Howard Hawks

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Howard Hawks (May 30, 1896 – December 26, 1977) was an American film director. A film-maker of extraordinary versatility, he was responsible for such durable classics as His Girl Friday (1940), The Big Sleep (1946) and Red River (1948).

Early life

Hawks led an itinerant early life. Born in Indiana, he later moved with his parents to Wisconsin, before settling in California. Following service in the air force during the First World War, he worked as a racing driver, a pilot and an aeronautical designer. These experiences resurfaced in his popular films.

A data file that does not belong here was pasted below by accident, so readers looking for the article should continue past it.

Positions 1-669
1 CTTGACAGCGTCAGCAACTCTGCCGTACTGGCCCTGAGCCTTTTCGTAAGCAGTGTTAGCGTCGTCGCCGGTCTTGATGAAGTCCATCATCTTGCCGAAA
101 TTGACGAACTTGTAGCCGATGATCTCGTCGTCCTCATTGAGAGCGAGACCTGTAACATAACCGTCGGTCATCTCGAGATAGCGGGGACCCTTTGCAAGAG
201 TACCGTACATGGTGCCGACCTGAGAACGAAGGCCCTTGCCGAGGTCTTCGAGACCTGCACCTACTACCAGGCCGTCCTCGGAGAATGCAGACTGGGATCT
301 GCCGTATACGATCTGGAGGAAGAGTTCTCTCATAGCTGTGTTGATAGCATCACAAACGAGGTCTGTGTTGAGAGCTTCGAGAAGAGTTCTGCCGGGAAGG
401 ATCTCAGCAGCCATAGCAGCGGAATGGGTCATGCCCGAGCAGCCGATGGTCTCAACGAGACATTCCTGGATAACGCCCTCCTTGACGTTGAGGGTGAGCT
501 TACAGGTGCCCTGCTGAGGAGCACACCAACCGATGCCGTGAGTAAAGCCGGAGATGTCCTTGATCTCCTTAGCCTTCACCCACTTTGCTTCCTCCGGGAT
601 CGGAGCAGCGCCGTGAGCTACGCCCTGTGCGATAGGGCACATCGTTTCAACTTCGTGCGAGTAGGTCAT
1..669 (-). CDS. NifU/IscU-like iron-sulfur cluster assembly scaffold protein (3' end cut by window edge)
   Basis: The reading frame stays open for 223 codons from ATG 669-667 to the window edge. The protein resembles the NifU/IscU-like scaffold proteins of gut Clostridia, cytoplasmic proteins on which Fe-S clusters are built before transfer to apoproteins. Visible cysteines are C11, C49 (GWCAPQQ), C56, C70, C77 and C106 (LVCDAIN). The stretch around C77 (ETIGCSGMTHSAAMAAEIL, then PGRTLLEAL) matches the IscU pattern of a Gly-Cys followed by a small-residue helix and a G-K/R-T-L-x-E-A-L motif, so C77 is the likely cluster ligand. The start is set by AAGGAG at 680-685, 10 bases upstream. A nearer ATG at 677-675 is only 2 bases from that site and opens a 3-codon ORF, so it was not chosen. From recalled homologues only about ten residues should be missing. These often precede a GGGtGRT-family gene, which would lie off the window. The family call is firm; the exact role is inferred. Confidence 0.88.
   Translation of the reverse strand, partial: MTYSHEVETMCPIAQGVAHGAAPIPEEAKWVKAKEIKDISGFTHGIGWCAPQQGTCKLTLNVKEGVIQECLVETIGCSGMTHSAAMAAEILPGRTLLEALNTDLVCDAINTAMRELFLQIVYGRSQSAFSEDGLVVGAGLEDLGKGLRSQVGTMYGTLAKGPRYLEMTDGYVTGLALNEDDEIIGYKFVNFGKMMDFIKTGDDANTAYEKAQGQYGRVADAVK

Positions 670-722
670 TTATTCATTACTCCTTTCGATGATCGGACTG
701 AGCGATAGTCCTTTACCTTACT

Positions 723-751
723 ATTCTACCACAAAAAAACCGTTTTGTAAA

Career as Director

Hawks directed eight silent films, but he really came of age with the advent of sound. From the start he demonstrated a sure touch for dialogue in such films as Bringing Up Baby (1938) and Sergeant York (1941). A political conservative, he never won a best director Oscar, but did receive an honorary Academy Award in 1975. Hawks's films do celebrate the strong man, but also offer strong roles for favored actresses such as Katharine Hepburn and Lauren Bacall. He died at his home in Palm Springs in 1977.